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Samurai Jack creator was worried he’d be the ‘boring old guy’ upon show’s return

Genndy Tartakovski on that slow-moving series

Samurai Jack Courtesy Cartoon Network

Cartoons have changed since The Flinstones and The Jetsons were the be-all-end-all animation offerings on television.

Like audiences, cartoons have grown and matured, expanding upon the basic idea of what a cartoon series, thought to be targeted solely at children, could accomplish. Samurai Jack creator Genndy Tartakovski addressed the change in the cartoon industry during an interview with Polygon. Tartakovski said when he brought Samurai Jack back to Adult Swim he was worried that he would be viewed as the old man in a room full of younger talent and that audiences would find his work boring.

Tartakovski said cartoons have begun to feel like independent cinema; a move he considers positive. That also means, however, that the cartoon landscape has become weirder. More avant-garde cartoons are common and, with the growth of networks like Adult Swim, the audience is ready to embrace more abstract series. The comedy in cartoons has become more absurd and Tartakovski was concerned that after more than a decade of being off the air, audiences wouldn’t want a show like Samurai Jack.

“There’s a very different style of storytelling now where things just kind of happen,” Tartakovksi said, pointing to series like Adventure Time and Regular Show. “It’s this stream of consciousness, whereas we focused on more of a classic story structure. It’s all great, but that’s the biggest change I’ve experienced. I remember thinking, ‘Am I the old man?’ People aren’t telling stories the way I’m telling stories. I believe in what I do, but I wondered if it was boring. Look, a director’s role is to always question yourself. Is this going to be good or is this going to be bad?

“You try to have a stupid confidence and convince both yourself and everyone around you that you know what you’re doing.”

Part of the reason Tartakovski was concerned is because Samurai Jack runs a little slower than most shows. There isn’t much dialogue; the show relies on painterly, Stanley Kubrick-style static scenes. The combination of music and artwork, Tartakovski said, is used to evoke emotion from an audience that dialogue often can’t. Tartakovski relies on the audience paying attention to what’s happening around Jack’s journey to get the full experience.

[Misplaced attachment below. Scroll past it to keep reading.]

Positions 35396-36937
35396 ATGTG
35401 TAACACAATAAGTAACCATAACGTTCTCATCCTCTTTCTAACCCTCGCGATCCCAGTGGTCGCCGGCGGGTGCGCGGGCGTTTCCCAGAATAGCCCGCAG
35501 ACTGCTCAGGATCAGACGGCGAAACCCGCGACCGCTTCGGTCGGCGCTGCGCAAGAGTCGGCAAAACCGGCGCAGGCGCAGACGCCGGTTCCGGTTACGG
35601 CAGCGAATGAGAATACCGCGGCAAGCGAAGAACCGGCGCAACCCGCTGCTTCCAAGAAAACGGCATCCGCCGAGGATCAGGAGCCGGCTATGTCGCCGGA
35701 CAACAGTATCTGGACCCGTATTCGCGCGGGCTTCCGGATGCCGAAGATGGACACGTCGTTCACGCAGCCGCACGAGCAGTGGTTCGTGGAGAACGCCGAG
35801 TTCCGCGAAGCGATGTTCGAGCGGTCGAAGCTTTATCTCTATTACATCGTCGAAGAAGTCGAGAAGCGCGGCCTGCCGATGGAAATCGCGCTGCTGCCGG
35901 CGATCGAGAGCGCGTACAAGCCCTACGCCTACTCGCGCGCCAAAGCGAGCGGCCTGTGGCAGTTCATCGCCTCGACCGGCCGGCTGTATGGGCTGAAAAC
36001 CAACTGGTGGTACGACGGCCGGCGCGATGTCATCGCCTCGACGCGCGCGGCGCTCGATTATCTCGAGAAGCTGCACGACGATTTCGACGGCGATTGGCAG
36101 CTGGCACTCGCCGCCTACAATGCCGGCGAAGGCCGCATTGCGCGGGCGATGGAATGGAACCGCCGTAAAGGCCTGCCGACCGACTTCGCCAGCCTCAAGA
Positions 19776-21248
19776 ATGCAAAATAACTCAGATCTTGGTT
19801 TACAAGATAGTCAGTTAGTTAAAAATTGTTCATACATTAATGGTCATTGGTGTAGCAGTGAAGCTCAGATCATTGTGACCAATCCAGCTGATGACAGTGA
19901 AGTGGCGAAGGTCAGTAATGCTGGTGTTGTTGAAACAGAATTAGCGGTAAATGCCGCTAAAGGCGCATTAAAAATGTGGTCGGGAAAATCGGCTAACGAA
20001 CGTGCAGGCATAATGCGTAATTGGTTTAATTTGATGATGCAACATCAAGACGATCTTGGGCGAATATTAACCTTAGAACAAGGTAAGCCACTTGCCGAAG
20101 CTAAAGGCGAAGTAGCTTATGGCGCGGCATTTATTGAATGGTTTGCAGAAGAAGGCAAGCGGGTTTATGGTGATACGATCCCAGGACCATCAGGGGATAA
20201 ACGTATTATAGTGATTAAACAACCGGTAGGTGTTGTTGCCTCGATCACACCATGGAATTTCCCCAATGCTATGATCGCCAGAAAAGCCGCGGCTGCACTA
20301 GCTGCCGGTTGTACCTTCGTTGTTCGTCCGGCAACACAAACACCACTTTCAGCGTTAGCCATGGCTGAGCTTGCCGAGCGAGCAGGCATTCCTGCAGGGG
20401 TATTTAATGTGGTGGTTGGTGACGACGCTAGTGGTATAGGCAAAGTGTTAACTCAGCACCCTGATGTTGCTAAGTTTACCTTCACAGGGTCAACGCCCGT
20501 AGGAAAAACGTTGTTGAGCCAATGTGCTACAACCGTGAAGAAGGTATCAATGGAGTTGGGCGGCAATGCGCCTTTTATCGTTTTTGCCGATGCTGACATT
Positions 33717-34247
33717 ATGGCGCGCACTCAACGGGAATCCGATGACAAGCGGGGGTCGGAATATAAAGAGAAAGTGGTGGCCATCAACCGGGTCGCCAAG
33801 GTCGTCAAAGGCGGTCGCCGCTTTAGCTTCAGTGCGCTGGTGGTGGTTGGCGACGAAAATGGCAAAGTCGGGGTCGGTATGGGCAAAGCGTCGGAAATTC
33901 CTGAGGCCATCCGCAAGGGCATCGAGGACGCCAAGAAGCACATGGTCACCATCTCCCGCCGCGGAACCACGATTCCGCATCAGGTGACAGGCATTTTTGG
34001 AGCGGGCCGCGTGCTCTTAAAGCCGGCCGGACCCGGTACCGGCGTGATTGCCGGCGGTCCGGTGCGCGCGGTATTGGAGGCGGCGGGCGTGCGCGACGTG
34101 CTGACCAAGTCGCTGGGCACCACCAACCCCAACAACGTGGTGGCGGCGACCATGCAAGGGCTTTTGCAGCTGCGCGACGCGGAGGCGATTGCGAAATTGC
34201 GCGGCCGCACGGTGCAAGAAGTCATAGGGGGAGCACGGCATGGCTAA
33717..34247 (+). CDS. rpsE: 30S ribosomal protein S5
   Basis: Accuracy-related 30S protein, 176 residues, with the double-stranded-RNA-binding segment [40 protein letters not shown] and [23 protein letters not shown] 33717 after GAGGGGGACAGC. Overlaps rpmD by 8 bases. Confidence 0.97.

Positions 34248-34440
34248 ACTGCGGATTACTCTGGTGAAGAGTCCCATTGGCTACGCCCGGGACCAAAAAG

“We use music, sound effects color and the right composition to tell a story,” Tartakovski said. “You can have a person sitting there and the use of the right color temperature, lighting and music can be more powerful than filler dialogue. After Jack is wounded and he’s just moving through the forest, we had this music cue. It was so powerful and what’s great about animation is that it gives you the idea of the emotion he’s feeling. Because it’s not a realistic act, you can read more into the scene and it hits you deeper because you’re filling in the gaps.”

Despite Tartakovksi’s fears, the reaction to most of Samurai Jack was positive. Complaints about the finale were some of the strongest fans had, but those had nothing to do with the stylistic qualities of the show. Now, Tartakovski works in feature films, currently prepping for Hotel Transylvania 3, but he told Polygon Jack was one of the biggest artistic endeavors and is damn proud of how it turned out.

The fifth season of Samurai Jack will be available to purchase on Blu-ray on Oct. 17. The soundtrack for the series will be released on Oct. 20 and an event for Samurai Jack: The Premiere Movie, which premiered in 2001, will be held on Oct. 16.

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